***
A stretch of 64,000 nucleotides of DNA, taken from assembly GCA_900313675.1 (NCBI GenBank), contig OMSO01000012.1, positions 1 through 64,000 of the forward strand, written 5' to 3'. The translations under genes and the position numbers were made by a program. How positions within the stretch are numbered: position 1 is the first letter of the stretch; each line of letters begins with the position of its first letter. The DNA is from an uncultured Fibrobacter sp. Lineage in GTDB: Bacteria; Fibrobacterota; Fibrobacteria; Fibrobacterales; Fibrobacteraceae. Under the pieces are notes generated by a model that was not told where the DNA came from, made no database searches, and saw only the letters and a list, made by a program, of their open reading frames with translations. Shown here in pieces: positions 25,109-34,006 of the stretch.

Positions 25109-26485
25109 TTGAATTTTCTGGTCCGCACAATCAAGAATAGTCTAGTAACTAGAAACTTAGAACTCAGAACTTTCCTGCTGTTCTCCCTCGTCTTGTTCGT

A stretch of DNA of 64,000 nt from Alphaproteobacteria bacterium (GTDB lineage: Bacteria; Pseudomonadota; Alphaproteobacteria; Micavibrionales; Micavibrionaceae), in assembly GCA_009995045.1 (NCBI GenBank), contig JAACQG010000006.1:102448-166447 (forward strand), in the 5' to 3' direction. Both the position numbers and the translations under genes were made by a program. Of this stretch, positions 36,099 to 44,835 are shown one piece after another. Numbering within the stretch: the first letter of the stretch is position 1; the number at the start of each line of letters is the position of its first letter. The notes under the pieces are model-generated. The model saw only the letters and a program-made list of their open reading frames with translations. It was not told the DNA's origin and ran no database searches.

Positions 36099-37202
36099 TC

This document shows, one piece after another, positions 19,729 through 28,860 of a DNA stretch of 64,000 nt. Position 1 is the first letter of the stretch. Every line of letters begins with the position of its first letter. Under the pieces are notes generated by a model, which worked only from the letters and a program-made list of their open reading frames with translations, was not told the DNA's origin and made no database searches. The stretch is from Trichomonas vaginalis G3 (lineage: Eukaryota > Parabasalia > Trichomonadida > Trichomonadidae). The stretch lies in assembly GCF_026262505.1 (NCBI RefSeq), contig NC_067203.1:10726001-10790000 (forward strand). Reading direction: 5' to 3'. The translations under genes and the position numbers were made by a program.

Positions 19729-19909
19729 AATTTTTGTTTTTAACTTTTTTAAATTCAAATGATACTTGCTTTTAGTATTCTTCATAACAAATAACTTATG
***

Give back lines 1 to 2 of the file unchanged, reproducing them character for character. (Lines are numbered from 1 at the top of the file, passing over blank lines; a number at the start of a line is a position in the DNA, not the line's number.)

A stretch of 64,000 nucleotides of DNA, taken from assembly GCA_900313675.1 (NCBI GenBank), contig OMSO01000012.1, positions 1 through 64,000 of the forward strand, written 5' to 3'. The translations under genes and the position numbers were made by a program. How positions within the stretch are numbered: position 1 is the first letter of the stretch; each line of letters begins with the position of its first letter. The DNA is from an uncultured Fibrobacter sp. Lineage in GTDB: Bacteria; Fibrobacterota; Fibrobacteria; Fibrobacterales; Fibrobacteraceae. Under the pieces are notes generated by a model that was not told where the DNA came from, made no database searches, and saw only the letters and a list, made by a program, of their open reading frames with translations. Shown here in pieces: positions 25,109-34,006 of the stretch.

Positions 25109-26485